The countdown has begun. I now have only five days of teaching left at Yale. The office has gone through a complete remodeling and everything is torn down, including (without my permission) all my students’ drawings (a lot of them “portraits” of their teacher) that I had on the wall. Things are being painted, wires are hanging everywhere, books are thrown about.
But, thank the good lord, the CCTV is up and running. In fact, with the office layout, I can actually watch the security cameras while I plan for my classes (or spoon peanut butter into my mouth for “lunch”). Watching Robyn teacher talk on the phone as she stands in the corner of the third floor office is exactly as entertaining as it sounds.
I saw Men in Black 3 tonight. Normally this wouldn’t be post-worthy but I, it must be said, the movie was great. Paying to see Men in Black was almost as great as not paying to see Wrath of the Titans.
Two of my favorite TV actors play important roles: Michael Stuhlbarg (really really liked him as Arnold Rothstein in “Boardwalk Empire”, almost wrote that as “Billboard Empire”, whatever) and Jemaine Clement (from “Flight of the Conchords”, it’s been a good year for those guys). They both play aliens and it’s good fun.
But most importantly, one of the key locations in the film is Shea Stadium circa 1969, which is really nifty considering A. the film was shot post-demolition of that shithole and B. Shea Stadium’s color scheme and facade had been completely redone since then anyway. So in addition to showcasing some fancy movie magic, this film reminds us that:
1. There was once a time when the NY Mets were good, and it coincided with some other fun happenings, like putting a man on the moon (summer of 69 wooooo).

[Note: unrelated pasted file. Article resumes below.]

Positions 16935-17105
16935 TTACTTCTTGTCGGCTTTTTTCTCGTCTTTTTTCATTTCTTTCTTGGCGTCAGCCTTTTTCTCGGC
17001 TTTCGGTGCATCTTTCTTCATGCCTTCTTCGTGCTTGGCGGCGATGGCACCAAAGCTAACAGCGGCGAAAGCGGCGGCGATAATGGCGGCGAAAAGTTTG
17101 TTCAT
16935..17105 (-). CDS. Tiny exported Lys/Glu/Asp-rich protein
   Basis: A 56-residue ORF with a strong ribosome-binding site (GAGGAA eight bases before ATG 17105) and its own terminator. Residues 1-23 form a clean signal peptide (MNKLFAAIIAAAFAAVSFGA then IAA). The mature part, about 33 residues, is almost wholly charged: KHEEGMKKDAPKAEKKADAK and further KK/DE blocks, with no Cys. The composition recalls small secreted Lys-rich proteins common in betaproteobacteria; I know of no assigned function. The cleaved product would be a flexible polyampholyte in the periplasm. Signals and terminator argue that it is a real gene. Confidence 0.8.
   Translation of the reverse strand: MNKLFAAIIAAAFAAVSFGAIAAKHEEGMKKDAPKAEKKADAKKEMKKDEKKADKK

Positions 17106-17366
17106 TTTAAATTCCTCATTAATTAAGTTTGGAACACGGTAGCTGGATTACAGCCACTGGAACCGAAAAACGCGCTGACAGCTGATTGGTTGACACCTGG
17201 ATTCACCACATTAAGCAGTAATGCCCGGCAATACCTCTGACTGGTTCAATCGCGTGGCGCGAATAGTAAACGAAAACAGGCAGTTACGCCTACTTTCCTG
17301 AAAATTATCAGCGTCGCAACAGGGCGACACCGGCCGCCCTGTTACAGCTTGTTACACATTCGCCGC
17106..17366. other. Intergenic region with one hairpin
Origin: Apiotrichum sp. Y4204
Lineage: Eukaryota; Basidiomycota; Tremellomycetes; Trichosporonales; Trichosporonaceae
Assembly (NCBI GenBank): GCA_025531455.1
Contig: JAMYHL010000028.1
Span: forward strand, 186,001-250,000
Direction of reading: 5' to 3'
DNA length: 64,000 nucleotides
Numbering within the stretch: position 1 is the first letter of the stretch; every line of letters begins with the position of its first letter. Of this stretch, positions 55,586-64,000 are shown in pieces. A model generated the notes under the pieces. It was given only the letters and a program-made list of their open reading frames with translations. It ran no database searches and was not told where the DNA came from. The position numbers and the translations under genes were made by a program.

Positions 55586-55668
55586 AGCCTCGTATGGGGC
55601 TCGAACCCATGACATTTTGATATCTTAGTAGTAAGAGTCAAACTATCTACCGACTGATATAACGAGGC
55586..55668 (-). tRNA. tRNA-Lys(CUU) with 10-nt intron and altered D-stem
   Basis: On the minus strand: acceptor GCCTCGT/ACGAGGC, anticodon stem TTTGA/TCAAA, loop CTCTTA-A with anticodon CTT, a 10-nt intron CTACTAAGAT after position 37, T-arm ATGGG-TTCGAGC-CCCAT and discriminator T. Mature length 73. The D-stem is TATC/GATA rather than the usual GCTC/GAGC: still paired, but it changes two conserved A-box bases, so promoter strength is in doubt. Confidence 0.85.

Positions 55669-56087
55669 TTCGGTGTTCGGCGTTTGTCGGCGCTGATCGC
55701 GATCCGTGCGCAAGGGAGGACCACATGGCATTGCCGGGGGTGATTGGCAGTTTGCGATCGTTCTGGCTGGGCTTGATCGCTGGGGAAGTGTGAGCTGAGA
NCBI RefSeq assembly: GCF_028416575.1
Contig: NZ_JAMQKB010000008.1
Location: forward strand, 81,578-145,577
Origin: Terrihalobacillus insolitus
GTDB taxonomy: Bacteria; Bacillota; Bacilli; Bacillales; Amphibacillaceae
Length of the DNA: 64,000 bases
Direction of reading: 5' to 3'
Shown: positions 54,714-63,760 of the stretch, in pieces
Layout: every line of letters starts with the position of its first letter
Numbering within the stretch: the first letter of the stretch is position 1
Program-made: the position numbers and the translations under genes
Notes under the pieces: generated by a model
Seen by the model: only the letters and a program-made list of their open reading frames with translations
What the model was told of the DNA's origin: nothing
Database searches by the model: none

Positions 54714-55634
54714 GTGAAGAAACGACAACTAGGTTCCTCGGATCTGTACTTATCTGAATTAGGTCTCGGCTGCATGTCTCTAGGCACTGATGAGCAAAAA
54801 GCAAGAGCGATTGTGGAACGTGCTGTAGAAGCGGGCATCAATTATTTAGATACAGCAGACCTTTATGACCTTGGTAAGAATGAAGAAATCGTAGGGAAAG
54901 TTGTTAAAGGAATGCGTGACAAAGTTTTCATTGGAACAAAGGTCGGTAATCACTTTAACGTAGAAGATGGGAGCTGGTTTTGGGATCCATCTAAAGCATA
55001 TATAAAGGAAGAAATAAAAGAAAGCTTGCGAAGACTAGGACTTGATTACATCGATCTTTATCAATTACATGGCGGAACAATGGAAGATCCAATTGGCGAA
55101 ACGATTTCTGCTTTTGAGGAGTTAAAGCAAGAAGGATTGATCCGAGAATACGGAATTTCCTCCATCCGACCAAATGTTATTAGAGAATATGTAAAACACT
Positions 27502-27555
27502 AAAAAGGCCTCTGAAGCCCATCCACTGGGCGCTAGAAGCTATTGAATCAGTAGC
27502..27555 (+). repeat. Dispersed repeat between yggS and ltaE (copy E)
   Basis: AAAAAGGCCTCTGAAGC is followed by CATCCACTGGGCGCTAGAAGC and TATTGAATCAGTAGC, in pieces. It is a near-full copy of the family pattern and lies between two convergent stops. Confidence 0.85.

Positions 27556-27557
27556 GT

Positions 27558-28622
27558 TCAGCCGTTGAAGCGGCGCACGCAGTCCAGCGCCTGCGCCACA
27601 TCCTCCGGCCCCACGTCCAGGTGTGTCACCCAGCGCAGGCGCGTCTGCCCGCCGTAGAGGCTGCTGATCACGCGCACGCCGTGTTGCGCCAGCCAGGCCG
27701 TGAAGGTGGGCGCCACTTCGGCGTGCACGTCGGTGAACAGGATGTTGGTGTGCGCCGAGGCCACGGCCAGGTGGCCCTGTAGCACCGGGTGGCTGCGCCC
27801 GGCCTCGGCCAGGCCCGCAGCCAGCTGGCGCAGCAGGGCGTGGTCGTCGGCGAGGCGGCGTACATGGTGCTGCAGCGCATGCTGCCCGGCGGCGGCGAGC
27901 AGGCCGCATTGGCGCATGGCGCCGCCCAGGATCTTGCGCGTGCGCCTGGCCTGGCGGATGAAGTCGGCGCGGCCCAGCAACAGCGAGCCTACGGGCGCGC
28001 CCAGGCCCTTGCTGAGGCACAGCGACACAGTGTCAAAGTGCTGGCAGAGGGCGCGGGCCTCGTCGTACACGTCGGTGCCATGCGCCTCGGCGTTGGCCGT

2. This movie introduces a broader audience to the second NY baseball team in a flattering and historically significant way. METS METS METS METS METS METS METS METS METS METS METS
If that wasn’t esoteric enough, the FIRST Men in Black movie also featured Shea Stadium, when it was still around in 1997. Outfielder Bernard Gilkey drops a fly ball because one of the World’s Fair exhibitions has turned into a flying saucer and hovers above the field. The new movie features an actor playing Cleon Jones.
Enough of that.
I’ve been having, on and off over the past ten months, essentially the same anxiety dream, not scary enough to be a nightmare but altogether unpleasant:
I am still working at a hogwon on Jeju, or plan to, but somehow am stuck back in Albany, New York, or the US. I don’t know how I got there but I can’t figure out a way to get back.
The dream seems to have 2 versions:
In one, I am still supposedly working for a hogwon, but I’ve somehow gone home for the weekend, but now the forces that be-sometimes family, sometimes money, no plane ticket, etc-prevent me from getting back there in time to not be fired.
In the second, I have already either been fired or finished the contract and am back home, but want to return to Jeju, however once again am prevented from getting back there in time.
The dreams are very unpleasant because in addition to the feeling of being trapped (don’t have agency to make a choice about work or going back) I deeply regret (in these dreams) missed opportunities and the fact that I won’t see those friends again. There’s also a sense of failure and loss.
Initially I think that these dreams stemmed from fear of job security, or fear of a return to my jobless summer last year, which was awful, but with the fact that finding a job teaching ESL here is so easy, and unchallenging, I think there is something more at play here.